Uveal melanoma expression of indoleamine 2,3-deoxygenase: Establishment of an immune privileged environment by tryptophan depletion

Peter W. Chen, Jessamee K. Mellon, Elizabeth Mayhew, Shixuan Wang, Yu Guang He, Nick Hogan, Jerry Y. Niederkorn

Research output: Contribution to journalArticle

35 Citations (Scopus)

Abstract

The enzyme indoleamine 2,3-dioxygenase (IDO) catalyzes degradation of tryptophan, an essential amino acid required for lymphocyte activation and proliferation. Many tumors express IDO which implies that it acts as a mechanism to evade T cell-mediated immune attack, and also to establish an immunosuppressive tumor microenvironment. The purpose of this study was to determine whether primary and metastatic uveal melanoma expressed the IDO gene and whether uveal melanoma cells could deplete tryptophan. In situ expression of IDO in primary uveal melanoma from tumor bearing eyes and metastatic uveal melanoma liver tissues was determined by immunohistostaining with IDO-specific antibody. Reverse transcription PCR was used to assess IDO gene transcription by primary and metastatic uveal melanoma cell lines. IDO protein expression was determined by Western blot of uveal melanoma cell protein lysate. IDO catalytic activity was assessed by measuring the presence of kynurenine, a product generated by tryptophan degradation, in uveal melanoma culture supernatants. Primary uveal melanoma from tumor-bearing eyes and metastatic uveal melanoma from the liver did not express IDO in situ. IDO was not constitutively expressed in either primary or metastatic uveal melanoma cell lines. However, stimulation of primary and metastatic uveal melanoma cell cultures with interferon-gamma (IFN-γ) universally upregulated both IDO gene and protein expression. Culture supernatants from IFN-γ treated primary and metastatic uveal melanoma cell cultures contained elevated levels of kynurenine. Addition of the IDO inhibitor 1-methyl dl-tryptophan significantly diminished kynurenine levels in IFN-γ treated uveal melanoma cell cultures. The results from this study suggest that IFN-γ inducible IDO upregulation by primary and metastatic uveal melanoma may generate a local immune privileged microenvironment to promote escape from T cell-mediated immune surveillance.

Original languageEnglish (US)
Pages (from-to)617-625
Number of pages9
JournalExperimental Eye Research
Volume85
Issue number5
DOIs
StatePublished - Nov 2007

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Indoleamine-Pyrrole 2,3,-Dioxygenase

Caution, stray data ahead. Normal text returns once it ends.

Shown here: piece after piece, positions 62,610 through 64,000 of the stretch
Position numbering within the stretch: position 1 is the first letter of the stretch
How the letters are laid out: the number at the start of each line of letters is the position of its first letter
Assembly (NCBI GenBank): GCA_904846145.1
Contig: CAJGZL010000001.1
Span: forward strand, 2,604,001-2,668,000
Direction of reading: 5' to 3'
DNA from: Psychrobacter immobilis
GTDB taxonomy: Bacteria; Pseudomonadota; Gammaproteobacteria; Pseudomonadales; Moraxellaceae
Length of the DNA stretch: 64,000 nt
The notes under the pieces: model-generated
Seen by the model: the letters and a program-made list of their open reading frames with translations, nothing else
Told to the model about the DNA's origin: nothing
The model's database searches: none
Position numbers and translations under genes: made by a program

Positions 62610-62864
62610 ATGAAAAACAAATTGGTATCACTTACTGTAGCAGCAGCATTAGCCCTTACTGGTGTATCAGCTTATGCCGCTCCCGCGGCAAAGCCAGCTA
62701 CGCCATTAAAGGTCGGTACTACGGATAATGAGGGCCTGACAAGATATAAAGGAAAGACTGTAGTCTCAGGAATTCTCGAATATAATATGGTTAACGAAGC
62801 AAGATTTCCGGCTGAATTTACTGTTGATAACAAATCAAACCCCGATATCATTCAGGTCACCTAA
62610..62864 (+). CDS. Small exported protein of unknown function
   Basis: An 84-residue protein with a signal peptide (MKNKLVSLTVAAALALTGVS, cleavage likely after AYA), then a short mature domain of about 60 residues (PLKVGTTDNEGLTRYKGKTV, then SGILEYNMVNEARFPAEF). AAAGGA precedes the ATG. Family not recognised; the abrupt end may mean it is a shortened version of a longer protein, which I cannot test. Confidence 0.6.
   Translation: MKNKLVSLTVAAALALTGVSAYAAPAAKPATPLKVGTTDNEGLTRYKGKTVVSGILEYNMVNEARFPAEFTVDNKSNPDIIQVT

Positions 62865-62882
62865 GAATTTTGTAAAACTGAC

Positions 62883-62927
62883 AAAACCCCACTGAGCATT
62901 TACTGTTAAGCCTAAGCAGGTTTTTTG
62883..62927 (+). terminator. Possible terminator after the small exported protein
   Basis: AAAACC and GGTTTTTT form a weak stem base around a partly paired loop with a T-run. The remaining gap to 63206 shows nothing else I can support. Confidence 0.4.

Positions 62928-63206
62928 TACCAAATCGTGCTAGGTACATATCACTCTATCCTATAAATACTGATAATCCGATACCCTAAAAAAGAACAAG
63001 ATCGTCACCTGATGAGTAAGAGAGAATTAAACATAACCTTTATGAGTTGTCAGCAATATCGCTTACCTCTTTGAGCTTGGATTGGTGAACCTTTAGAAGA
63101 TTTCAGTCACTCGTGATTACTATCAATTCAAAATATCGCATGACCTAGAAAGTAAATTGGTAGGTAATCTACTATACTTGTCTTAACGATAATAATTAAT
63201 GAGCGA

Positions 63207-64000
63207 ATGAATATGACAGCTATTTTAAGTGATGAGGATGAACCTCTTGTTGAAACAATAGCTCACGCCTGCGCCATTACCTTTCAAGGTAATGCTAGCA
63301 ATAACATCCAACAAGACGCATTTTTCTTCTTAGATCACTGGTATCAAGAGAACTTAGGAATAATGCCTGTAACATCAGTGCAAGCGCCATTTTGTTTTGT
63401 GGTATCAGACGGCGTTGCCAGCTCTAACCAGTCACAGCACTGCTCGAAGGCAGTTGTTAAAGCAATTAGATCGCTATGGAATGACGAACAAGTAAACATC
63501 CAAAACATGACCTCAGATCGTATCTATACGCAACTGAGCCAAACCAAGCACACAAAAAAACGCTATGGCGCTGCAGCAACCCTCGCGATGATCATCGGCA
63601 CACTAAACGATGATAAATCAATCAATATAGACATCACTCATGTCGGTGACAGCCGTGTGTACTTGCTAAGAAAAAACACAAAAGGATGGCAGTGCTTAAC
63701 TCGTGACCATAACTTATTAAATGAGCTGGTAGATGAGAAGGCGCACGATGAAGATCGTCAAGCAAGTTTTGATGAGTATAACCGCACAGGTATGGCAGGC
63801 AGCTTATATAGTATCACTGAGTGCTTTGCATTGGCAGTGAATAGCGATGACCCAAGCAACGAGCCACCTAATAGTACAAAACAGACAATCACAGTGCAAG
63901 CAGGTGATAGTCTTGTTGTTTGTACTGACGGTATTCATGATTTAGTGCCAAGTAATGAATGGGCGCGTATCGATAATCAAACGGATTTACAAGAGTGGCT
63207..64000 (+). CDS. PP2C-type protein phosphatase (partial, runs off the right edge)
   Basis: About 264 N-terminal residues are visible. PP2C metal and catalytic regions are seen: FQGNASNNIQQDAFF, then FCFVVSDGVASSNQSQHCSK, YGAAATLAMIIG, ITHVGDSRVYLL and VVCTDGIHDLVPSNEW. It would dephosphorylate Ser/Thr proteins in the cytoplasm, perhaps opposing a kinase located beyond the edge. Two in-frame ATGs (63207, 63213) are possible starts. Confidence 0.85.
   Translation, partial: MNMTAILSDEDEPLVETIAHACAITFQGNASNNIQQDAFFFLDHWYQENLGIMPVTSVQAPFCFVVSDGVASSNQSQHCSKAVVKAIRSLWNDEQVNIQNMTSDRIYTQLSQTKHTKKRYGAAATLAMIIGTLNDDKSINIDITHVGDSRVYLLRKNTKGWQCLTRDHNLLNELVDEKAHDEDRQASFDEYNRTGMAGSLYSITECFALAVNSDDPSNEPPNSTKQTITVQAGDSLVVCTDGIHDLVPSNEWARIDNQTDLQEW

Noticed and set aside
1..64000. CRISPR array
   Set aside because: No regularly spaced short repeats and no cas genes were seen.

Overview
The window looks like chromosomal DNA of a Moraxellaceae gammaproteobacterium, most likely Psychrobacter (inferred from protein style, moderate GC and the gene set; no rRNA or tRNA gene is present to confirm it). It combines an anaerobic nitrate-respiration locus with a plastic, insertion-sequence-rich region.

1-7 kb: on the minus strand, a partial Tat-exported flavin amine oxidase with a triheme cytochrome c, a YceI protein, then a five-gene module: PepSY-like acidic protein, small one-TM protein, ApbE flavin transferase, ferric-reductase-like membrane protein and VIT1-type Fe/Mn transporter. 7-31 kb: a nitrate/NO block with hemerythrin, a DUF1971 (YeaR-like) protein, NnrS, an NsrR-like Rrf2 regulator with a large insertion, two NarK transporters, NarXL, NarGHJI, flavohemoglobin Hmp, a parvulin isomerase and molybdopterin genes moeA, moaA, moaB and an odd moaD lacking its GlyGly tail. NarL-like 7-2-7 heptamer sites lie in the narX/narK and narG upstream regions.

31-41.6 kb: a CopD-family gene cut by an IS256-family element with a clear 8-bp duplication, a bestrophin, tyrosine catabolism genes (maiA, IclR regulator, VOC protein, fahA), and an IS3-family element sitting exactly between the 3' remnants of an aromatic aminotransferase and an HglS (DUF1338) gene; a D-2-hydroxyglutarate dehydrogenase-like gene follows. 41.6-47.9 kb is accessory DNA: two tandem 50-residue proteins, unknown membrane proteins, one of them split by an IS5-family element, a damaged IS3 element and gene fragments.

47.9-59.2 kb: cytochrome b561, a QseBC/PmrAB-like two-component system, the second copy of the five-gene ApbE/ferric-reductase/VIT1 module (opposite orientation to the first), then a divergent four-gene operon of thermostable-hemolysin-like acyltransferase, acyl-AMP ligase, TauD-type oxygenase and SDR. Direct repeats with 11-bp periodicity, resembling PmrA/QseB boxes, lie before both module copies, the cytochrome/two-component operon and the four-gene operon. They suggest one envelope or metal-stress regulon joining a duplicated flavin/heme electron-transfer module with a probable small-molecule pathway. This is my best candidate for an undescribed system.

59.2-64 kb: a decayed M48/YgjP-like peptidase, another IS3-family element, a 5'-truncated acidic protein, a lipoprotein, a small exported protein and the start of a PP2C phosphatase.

Tryptophan
Kynurenine
Interferon-gamma
Cell Culture Techniques
Uveal melanoma
T-Lymphocytes
Cell Line
Neoplasms
Proteins
Essential Amino Acids
Tumor Microenvironment
Liver
Immunosuppressive Agents
Lymphocyte Activation
Genes
Reverse Transcription

Keywords

  • immune privilege
  • immune regulation
  • tryptophan
  • tumor escape
  • uveal melanoma

ASJC Scopus subject areas

  • Ophthalmology
  • Sensory Systems

Cite this

Uveal melanoma expression of indoleamine 2,3-deoxygenase : Establishment of an immune privileged environment by tryptophan depletion. / Chen, Peter W.; Mellon, Jessamee K.; Mayhew, Elizabeth; Wang, Shixuan; He, Yu Guang; Hogan, Nick; Niederkorn, Jerry Y.

In: Experimental Eye Research, Vol. 85, No. 5, 11.2007, p. 617-625.

Research output: Contribution to journalArticle

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abstract = "The enzyme indoleamine 2,3-dioxygenase (IDO) catalyzes degradation of tryptophan, an essential amino acid required for lymphocyte activation and proliferation. Many tumors express IDO which implies that it acts as a mechanism to evade T cell-mediated immune attack, and also to establish an immunosuppressive tumor microenvironment. The purpose of this study was to determine whether primary and metastatic uveal melanoma expressed the IDO gene and whether uveal melanoma cells could deplete tryptophan. In situ expression of IDO in primary uveal melanoma from tumor bearing eyes and metastatic uveal melanoma liver tissues was determined by immunohistostaining with IDO-specific antibody. Reverse transcription PCR was used to assess IDO gene transcription by primary and metastatic uveal melanoma cell lines. IDO protein expression was determined by Western blot of uveal melanoma cell protein lysate. IDO catalytic activity was assessed by measuring the presence of kynurenine, a product generated by tryptophan degradation, in uveal melanoma culture supernatants. Primary uveal melanoma from tumor-bearing eyes and metastatic uveal melanoma from the liver did not express IDO in situ. IDO was not constitutively expressed in either primary or metastatic uveal melanoma cell lines. However, stimulation of primary and metastatic uveal melanoma cell cultures with interferon-gamma (IFN-γ) universally upregulated both IDO gene and protein expression. Culture supernatants from IFN-γ treated primary and metastatic uveal melanoma cell cultures contained elevated levels of kynurenine. Addition of the IDO inhibitor 1-methyl dl-tryptophan significantly diminished kynurenine levels in IFN-γ treated uveal melanoma cell cultures. The results from this study suggest that IFN-γ inducible IDO upregulation by primary and metastatic uveal melanoma may generate a local immune privileged microenvironment to promote escape from T cell-mediated immune surveillance.",
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